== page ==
Portrait of Demoiselle Françoise Theveneau. Daughter of a king's adviser, royal notary and prosecutor, she was born on November 1, 1748 in Arnay-le-Duc, Côte d'Or, Burgundy. She was the sister of Charles Theveneau de Morande (1741-1805), famous journalist of the sensationalist press, blackmailer and spy, imprisoned in the Bastille on the orders of Louis XV, and Lazare Jean Theveneau, king's secretary, captain of the navy and friend and secretary of Pierre Augustin Caron de Beaumarchais (1732-1799), the famous playwright, author among others of the Marriage of Figaro and the Barber of Seville. She lived her entire life in her hometown, never married and died on December 14, 1815, aged 67.
Françoise Theveneau is represented holding a book in her hands and a rose of the same colour as the ribbons that adorn the headdress that covers her wig. This oil on canvas portrait was painted in 1790. There is an inscription on the back of the canvas, in French: “Portrait of Miss Françoise Theveneau, born in Arnay le Duc on November 1, 1743 to Mr. Louis Theveneau notary and Dame Philiberte Belin”.
Pierre Jouffroy, French painter of portraits, religious and mythological scenes, was born in Strasbourg on March 10, 1718. Likely trained by his father, the painter Pierre-Claude Jouffroy, he excelled in the technique of reverse glass painting. He was also one of the rare French artists of the time to sign his works. He especially exercised his talents in Paris and at the court of the King of Poland in Lorraine, Stanislas Leszczynski.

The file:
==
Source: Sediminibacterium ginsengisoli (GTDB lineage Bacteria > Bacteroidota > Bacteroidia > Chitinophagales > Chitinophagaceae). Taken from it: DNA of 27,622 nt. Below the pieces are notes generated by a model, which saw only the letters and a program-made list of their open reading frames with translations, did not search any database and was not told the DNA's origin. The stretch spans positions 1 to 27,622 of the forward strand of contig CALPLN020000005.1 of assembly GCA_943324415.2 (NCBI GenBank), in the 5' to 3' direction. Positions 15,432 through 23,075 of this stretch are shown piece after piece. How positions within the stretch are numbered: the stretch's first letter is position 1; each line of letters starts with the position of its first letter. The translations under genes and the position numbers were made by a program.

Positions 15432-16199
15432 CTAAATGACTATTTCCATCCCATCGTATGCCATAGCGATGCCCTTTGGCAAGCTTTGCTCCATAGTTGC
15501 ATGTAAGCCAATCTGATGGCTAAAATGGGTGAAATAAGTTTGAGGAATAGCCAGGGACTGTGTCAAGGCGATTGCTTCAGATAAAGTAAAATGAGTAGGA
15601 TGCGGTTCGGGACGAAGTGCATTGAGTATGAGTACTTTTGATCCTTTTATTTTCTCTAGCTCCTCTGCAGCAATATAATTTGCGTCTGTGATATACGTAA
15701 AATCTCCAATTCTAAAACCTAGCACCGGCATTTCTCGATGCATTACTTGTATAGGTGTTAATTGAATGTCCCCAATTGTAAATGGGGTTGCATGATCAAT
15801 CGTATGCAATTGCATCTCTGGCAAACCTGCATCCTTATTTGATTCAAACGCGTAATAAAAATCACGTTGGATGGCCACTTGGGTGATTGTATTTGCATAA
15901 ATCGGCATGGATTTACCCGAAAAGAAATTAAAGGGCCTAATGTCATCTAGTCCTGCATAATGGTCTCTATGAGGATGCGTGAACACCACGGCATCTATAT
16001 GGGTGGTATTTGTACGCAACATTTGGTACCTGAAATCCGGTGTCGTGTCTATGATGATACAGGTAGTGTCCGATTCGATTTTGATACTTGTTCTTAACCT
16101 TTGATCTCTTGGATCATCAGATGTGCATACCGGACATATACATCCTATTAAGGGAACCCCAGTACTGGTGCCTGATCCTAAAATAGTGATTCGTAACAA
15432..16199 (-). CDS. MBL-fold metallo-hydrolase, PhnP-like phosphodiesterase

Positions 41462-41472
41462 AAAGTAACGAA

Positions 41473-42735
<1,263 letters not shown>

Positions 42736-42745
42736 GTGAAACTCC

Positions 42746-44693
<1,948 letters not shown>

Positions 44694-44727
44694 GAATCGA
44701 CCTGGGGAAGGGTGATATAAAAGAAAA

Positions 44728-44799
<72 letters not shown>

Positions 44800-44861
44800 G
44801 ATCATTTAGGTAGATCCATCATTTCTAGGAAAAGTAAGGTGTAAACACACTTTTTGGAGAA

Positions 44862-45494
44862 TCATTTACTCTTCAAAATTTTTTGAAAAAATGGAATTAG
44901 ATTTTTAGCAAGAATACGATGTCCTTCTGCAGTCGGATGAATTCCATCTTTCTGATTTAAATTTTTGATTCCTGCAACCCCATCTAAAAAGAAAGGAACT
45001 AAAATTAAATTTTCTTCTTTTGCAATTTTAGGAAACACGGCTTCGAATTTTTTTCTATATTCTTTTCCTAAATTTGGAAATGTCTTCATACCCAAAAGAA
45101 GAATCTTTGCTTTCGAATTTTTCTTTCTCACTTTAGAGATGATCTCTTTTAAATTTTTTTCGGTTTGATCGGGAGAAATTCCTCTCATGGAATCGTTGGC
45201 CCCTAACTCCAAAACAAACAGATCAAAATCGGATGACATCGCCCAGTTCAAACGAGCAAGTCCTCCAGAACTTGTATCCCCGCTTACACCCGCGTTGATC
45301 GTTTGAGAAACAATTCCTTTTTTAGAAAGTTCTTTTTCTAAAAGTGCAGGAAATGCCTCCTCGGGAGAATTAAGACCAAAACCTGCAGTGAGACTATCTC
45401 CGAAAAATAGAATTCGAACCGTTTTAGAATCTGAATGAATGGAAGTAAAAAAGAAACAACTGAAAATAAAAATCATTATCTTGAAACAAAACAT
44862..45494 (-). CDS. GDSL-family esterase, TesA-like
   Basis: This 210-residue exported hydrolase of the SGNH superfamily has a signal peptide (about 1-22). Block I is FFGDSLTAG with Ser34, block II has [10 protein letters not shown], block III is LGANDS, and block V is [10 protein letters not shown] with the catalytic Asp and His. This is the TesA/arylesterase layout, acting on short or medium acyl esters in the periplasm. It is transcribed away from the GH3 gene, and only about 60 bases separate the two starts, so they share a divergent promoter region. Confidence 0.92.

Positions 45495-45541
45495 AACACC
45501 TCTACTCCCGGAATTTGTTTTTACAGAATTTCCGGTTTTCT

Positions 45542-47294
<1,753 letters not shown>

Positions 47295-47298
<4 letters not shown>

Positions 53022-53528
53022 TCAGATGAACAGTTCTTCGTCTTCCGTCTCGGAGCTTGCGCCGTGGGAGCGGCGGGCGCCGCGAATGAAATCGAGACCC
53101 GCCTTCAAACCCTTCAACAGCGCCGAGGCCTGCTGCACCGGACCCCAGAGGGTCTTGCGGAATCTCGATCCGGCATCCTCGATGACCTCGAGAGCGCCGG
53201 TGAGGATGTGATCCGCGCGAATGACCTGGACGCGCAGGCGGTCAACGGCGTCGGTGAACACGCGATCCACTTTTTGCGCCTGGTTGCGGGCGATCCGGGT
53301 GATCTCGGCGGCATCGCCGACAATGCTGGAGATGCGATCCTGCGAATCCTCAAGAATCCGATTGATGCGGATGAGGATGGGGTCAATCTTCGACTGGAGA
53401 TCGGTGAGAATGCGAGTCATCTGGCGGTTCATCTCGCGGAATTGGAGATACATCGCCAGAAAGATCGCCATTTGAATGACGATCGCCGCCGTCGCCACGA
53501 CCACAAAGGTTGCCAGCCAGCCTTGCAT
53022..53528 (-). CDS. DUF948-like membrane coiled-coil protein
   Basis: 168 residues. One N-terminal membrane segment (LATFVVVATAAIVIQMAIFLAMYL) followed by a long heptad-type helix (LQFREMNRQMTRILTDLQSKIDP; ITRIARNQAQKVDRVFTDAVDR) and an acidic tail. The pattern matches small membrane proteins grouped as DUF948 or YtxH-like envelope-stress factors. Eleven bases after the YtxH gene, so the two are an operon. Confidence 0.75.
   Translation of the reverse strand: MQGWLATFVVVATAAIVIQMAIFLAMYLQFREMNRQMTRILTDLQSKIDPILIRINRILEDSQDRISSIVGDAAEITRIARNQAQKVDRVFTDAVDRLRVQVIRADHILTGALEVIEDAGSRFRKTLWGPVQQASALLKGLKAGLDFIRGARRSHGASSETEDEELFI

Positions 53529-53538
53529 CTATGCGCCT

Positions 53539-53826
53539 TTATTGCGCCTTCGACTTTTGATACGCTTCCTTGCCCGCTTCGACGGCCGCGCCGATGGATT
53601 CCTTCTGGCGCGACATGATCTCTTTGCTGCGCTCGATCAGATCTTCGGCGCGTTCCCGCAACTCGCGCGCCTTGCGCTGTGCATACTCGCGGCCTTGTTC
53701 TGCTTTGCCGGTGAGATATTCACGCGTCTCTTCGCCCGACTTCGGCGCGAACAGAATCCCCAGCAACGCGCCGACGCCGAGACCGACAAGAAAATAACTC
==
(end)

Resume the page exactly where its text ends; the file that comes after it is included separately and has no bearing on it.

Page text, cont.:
While under his father’s tutelage, he signed his paintings “painted by the son of Jouffroy” on their reverse. In 1756, aged thirty-eight, he began signing with his own name, “P. Jouffroy”. Pierre Jouffroy did not just paint on canvas; he soon tackled the very difficult art of reverse glass painting. He probably was trained in this technique by Victor Vispré (born in 1727), a still life glass painter, active in Paris in the years 1755-1760 and who exhibited in London at the same time as him. After painting the portrait of Queen Marie Leszczynska in 1759, he was commissioned several more portraits as well as works inspired by mythology such as this "Apollo and Issé", painted in 1760. From 1765 to 1767, Jouffroy successfully exhibited three reverse glass paintings in London. However, the death of King Stanislaus in 1766 seems to have made the artist lose interest in reverse glass painting and the public’s interest in this art form also seemed to decline. Jouffroy resumed the production of oil on canvas paintings, mainly portraits.
During the French Revolution and in the last years of his life, Jouffroy settled in Autun in central France, where he produced portraits of prominent figures and wealthy bourgeois in the region. He died on January 9, 1796, in Autun, at the age of seventy-eight.
Currently, about fifty works painted by Pierre Jouffroy are positively identified, some are attributed to him, others are only documented and not all of them have been found. They are mostly portraits. About thirty paintings under glass testifying to the artist's perfect mastery have also been identified, but not all have been found.
Sources: Benezit, Dictionary of Artists; Art Lorrain; Mme. Jeannine Geyssan : L'Objet d'Art » n° 494 d'octobre 2013.
Pierre Jouffroy (French, 1718-1796) 'Portrait of Françoise Theveneau' circa 1790
Artist: Pierre Jouffroy (1718-1796).
Signed and dated on lower right.
Medium: Oil on canvas.
Condition: Very good, recently cleaned.
Dimensions: 64 x 53 cm. / 25 ¼ x 20 ¾ in.
Frame: 70 x 59 cm. / 27 ½ x 23 ¼ in. Original gilt wood, restored.
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